Click on a label to read posts from that part of the world.
Surveying the Paris food scene: a mecca again -- but is it French?
The blogosphere, social media and even some normally sober dead-tree publications roar 24/7 about Paris's contemporary food scene. Hyperbole artists daily declare this the globe's greatest restaurant city, rebooted after lengthy decline. Upstarts in New York and London are fini, and eternal Rome is ancient history.
French cuisine is back, again?
One thing's certain: Paris is a favorite of food lovers and peripatetic hedonists. They wing and waddle here for the cosmopolitan dining scene and the peerless patisseries, world-class bakeries, chocolate-makers, specialty food emporiums, wine and cheese and butcher shops, and scores of open markets. Goods and services range from the sublime to the ridiculous. But the overall effect, the sense of epicurean opulence, is mesmerizing.
Paris also happens to host one of the world's great hayseed jamborees, the annual agricultural fair. Earthy, nose-twitching and kitsch, the Salon d'Agriculture transforms the Porte de Versailles into a farmyard feeding frenzy for nine days in late February. The 1,000 exhibitors draw an average 650,000 gawkers. Showcased are the combines, farming techniques, Far Side bovines, and rustic eats that make France the world's number-two agricultural power. Thirty-five countries participated this year. But as always, France was the star. Its roosters crowed louder. And when it came to prize-winning cattle, there was plenty of French bull.
Well, the imminent death of la cuisine française was already announced in the 1990s -- but strangely enough, the invalid still seems healthy. Last November, UNESCO declared the French way of cooking and eating part of humanity's "intangible cultural heritage." Cocky nationalists were not the only ones to crow, but some skeptics wondered whether UNESCO was championing a species that was crossbreeding itself into oblivion.
At the very least, assuming the intangible heritage exists, it's only one of many models for contemporary French cuisine. The truth is that the French culinary table is now more varied – and some would say, vibrant -- than ever.
Trendy Paris restaurants like Mini Palais, Spring, Le Chateaubriand, Frenchie, La Gazzetta, Yam'tcha, Rino, Les Tablettes, La Bigarrade or Thoumieux are booked solid weeks ahead. Whether any of the above serves French cuisine as contemplated by UNESCO is an open question best not asked. Paris's hip and monetarily mobile glory in the wild confusion of ingredients and techniques. The orgy of neo-post-fusion and retro flavors, served separately or folded together, is dionysian. Paris's avant-garde chefs riff on haute and cuisine d'auteur, dipping into the passé as desired. Menus, when used, promise culinary adventurism of the kind pioneered abroad – in New York, London, San Francisco and Sydney.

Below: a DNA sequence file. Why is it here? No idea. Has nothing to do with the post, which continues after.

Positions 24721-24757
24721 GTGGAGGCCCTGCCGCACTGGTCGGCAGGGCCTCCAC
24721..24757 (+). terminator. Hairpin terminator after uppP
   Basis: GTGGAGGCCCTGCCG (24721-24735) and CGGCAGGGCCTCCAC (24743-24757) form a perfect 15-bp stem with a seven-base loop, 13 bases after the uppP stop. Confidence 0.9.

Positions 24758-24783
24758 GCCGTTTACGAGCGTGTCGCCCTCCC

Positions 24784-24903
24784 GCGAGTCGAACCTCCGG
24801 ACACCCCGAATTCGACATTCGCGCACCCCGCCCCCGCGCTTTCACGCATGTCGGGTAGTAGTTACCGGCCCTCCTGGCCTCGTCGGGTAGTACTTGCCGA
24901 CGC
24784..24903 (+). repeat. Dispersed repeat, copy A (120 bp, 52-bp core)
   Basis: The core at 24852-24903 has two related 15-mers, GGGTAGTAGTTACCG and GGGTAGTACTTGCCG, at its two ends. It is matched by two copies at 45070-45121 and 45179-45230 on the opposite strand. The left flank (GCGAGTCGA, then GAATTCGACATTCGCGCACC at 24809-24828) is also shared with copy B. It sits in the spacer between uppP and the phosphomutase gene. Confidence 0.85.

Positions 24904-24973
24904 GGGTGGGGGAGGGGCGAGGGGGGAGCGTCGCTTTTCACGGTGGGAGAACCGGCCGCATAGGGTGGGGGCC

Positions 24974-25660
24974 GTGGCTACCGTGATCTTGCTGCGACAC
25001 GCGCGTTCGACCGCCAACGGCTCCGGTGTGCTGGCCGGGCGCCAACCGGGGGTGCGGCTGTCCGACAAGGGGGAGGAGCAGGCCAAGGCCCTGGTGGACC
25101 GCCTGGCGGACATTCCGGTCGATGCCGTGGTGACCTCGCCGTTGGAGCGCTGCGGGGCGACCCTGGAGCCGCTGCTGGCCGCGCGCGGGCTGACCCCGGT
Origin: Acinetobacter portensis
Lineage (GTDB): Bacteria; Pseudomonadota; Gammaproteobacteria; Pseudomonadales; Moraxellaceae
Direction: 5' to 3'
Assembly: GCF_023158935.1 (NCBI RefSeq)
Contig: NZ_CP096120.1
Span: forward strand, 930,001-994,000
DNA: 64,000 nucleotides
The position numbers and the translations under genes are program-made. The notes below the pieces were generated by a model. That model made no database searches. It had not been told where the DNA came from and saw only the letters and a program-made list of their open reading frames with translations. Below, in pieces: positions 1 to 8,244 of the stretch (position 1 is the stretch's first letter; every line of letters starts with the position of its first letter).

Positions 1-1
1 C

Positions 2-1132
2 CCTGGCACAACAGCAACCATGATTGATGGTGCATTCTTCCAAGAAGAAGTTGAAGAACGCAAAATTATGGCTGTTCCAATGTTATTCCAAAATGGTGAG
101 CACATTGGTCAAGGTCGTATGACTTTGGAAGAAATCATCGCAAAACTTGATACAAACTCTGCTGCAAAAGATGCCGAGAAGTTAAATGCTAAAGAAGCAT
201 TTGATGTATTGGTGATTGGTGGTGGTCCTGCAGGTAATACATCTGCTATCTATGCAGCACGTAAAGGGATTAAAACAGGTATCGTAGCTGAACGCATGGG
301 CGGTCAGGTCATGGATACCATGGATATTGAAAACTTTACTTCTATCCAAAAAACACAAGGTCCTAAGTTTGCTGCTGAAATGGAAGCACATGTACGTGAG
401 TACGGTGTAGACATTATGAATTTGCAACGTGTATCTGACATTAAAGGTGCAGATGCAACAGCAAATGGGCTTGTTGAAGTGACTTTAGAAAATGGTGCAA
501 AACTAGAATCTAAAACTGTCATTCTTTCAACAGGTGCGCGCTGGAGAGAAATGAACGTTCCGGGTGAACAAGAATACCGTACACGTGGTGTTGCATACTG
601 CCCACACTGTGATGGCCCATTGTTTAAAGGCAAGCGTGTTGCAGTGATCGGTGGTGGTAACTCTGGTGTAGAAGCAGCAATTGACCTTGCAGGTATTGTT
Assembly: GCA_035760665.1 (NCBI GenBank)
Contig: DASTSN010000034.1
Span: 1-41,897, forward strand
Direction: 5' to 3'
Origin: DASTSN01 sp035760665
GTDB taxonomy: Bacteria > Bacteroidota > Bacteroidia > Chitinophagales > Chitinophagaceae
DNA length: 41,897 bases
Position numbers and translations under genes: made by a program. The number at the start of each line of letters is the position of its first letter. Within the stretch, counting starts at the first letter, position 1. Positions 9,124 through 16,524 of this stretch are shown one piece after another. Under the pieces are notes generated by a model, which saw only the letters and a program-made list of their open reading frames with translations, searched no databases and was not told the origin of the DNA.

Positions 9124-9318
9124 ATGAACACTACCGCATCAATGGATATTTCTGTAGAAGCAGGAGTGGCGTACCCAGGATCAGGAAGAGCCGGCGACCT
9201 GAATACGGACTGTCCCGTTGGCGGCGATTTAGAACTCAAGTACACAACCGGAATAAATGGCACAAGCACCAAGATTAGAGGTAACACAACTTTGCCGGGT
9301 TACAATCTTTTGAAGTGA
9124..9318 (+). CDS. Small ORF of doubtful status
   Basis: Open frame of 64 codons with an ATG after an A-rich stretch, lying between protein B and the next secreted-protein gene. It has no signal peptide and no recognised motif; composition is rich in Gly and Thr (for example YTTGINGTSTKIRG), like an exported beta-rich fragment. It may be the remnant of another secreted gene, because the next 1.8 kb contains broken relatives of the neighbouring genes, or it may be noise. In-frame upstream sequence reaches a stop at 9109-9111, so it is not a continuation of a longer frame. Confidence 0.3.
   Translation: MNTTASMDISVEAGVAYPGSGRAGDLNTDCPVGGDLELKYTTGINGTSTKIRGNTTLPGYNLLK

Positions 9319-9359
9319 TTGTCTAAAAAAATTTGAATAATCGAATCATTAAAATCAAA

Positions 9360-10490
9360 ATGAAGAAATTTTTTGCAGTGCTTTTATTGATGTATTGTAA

Surprising? No. Many new wave Paris chefs are foreign or trained outside France. Daniel Rose (Spring) is from Chicago. Inaki Aizpitarte (Le Chateaubriand) is Basque. Grégory Marchand (Frenchie) cut his teeth among les Anglo Saxons. Petter Nilsson (La Gazzetta) is Swedish. Giovanni Passerini (Rino) is Italian. Adeline Grattard (Yam'tcha) worked in Hong Kong, returning with husband and a passion for tea.
It's only natural that many of Paris's hottest venues are see-and-be-seen playgrounds of gastronomy. Self-styled foodistas and gastronauts groove with acolytes of the burgeoning Parisian foodie fundamentalist movements Le Fooding and Omnivore. They reward novelty for novelty's sake, challenging the ancien régime symbolized by the seriously passé Michelin-starred chefs. These days Robuchon, Ducasse and Savoy are so many Ben Alis, Mubaraks, and Gheddafis.
Stir in the global fashionistas and le people – hipster-speak for beautiful people – and yesterday's bread-and-circuses becomes today's edible art. The bread is the circus. Edibles are playthings. In this universe excellence is measured in terms of le fooding experience being ludique – i.e., fun. No matter how skilled the cook is, entertainment and atmosphere outweigh his artworks.
Gauging deliciousness or the fun-quotient is perilous. Silly complication rules. But anyone noting the emperor's nakedness on an Ipad menu at Les Tablettes risks electronic crucifixion. Evoking le funky old Chateaubriand – before it was declared the world's top restaurant – is heresy. Only traitors wonder what's fun about a four-hour culinary ordeal at La Bigarrade – with postage-stamp, mismatched, roughly sliced raw veal topped with carrot flowers, herring eggs, translucent radish and ginger. And why succulent squab should share space with sublime sweetbreads at Spring is a question only an uninitiated anti-revolutionary could ask. Eat at home if you don't like tea.
What's astonishingly retro is how alike the songbooks are of ancient Nouvelle Cuisine evangelists and current foodie fundamentalists. "The more things change," quipped Alphonse Karr, "the more they stay the same." And that was in 1839.
Media noise makes it easy to forget that complication, choreographed creativity and covens of fashion-conscious cultists are only one slice of the Parisian pie. Michelin's vision of haute still has followers. Taillevent is the flagship of a fleet of grandes tables preserved in a sea of aspic. A remnant population of classic French and authentic – not faux retro – bistros serve grandma's real recipes to the unregenerate. Bistronomie, the trumpeted gastronomic bistro fare so many taste buds and wallets endorse, bridges the genres.
Even the bottom link of the food chain shines bright. McDonald's France has 1,161outlets – the conglomerate's second largest earner. But, of course, en France macaroons grace Ronald's menu. C'est chic et ludique. UNESCO surely approves.
[flickr photos via dcbasson and 100five]